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It's a New Day in Public Health.

The Florida Department of Health works to protect, promote & improve the health of all people in Florida through integrated state, county & community efforts.

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The primary goal of our Immunization program is to prevent the spread of vaccine-preventable diseases in Putnam County. Our office is open Monday through Friday for your convenience in scheduling an appointment.

All children ages 6 weeks through age 18 can receive free childhood vaccines. Anyone ages 19 and older may qualify for another free limited selection vaccine program, otherwise, for those clients 19 years and above there is a fee for vaccines. Federal regulations now require us to collect insurance information for all clients regardless of age.

Note: Customers providing proof of Medicare Part B (non-HMO) coverage may be eligible for Influenza (Flu) and Pneumococcal (Pneumonia) vaccines at no charge to the customer.

Latest Immunization Requirements for Children, Adolescents and College Bound Students 

Vaccines and Immunizations

Children and Adolescent Immunization Schedule for ages 18 years or younger

Summary of Recommendations for Child/Teen Immunizations (Birth - 18 years)

What Vaccines are Reecommended for You

Florida has a very strong and successful immunization program. Without assurance of high immunization levels, visitors and Floridians would not be able to enjoy the high quality of life the state offers. Currently, the maintenance of high immunization levels contributes positively to the state's economy by lower disease incidence, lower healthcare costs and ensuring travelers may confidently visit Florida without contracting a vaccine-preventable disease.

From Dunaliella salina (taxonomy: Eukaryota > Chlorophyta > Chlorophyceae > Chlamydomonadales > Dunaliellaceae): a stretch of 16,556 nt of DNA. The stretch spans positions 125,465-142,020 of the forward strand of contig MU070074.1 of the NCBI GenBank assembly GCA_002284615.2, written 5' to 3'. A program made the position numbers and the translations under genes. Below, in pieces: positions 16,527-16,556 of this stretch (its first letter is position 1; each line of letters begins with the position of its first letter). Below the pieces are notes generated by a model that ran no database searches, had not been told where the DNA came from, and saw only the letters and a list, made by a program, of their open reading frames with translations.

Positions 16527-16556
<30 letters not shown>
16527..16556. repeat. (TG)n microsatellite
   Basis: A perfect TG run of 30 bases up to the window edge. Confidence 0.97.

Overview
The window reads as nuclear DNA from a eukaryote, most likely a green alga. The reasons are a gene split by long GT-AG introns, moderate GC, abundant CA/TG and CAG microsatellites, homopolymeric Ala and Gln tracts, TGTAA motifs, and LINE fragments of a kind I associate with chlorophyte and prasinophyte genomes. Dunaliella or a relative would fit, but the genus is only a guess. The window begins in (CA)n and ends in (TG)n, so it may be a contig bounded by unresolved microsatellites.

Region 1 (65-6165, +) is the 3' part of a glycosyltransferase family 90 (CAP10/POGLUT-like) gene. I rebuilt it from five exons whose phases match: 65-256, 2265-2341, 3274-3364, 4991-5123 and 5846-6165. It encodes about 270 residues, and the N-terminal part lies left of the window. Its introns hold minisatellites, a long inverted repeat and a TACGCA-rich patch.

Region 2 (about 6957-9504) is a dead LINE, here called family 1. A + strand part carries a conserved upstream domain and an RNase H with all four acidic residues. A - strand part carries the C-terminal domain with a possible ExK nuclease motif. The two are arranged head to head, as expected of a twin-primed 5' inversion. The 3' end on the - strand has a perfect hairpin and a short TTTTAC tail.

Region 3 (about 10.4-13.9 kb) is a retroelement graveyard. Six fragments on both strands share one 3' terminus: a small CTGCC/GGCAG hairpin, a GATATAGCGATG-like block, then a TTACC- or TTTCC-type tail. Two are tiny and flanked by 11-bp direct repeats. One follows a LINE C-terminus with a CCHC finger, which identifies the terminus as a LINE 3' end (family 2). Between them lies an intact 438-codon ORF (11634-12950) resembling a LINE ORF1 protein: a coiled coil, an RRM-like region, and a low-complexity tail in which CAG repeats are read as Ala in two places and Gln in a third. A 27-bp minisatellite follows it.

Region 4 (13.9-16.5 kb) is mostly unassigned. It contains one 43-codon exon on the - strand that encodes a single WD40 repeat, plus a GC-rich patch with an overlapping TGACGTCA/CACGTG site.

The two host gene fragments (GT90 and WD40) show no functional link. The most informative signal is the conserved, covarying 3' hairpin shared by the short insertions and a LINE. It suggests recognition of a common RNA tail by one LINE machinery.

The program ensures a cause and effect response by monitoring immunization levels in vulnerable populations throughout the state, thereby contributing to strategies to attain and sustain high immunization levels. This has the effect of increasing herd immunity and lowering vaccine-preventable disease rates.

Vaccine Preventable Diseases 

Measles, mumps, rubella, pertussis, diphtheria, tetanus, polio, varicella, pneumococcal disease, hepatitis A, hepatitis B, influenza, meningococcal and Haemophilus influenza type b (Hib) are all preventable by vaccine. These common childhood and adult diseases are highly contagious and are particularly dangerous to very young children who have relatively low resistance to infection and more prone to develop serious complications such as deafness, retardation, brain and spinal cord damage and, occasionally, death.


Over 14 million people will be infected with HPV this year. HPV can cause cancers that affect both men and women. Prevent HPV -related cancers by vaccinating your boys and girls ages 11 -- 12. Talk to your child's doctor about how you can close the door to cancer today. View the HPV vaccine video for more information.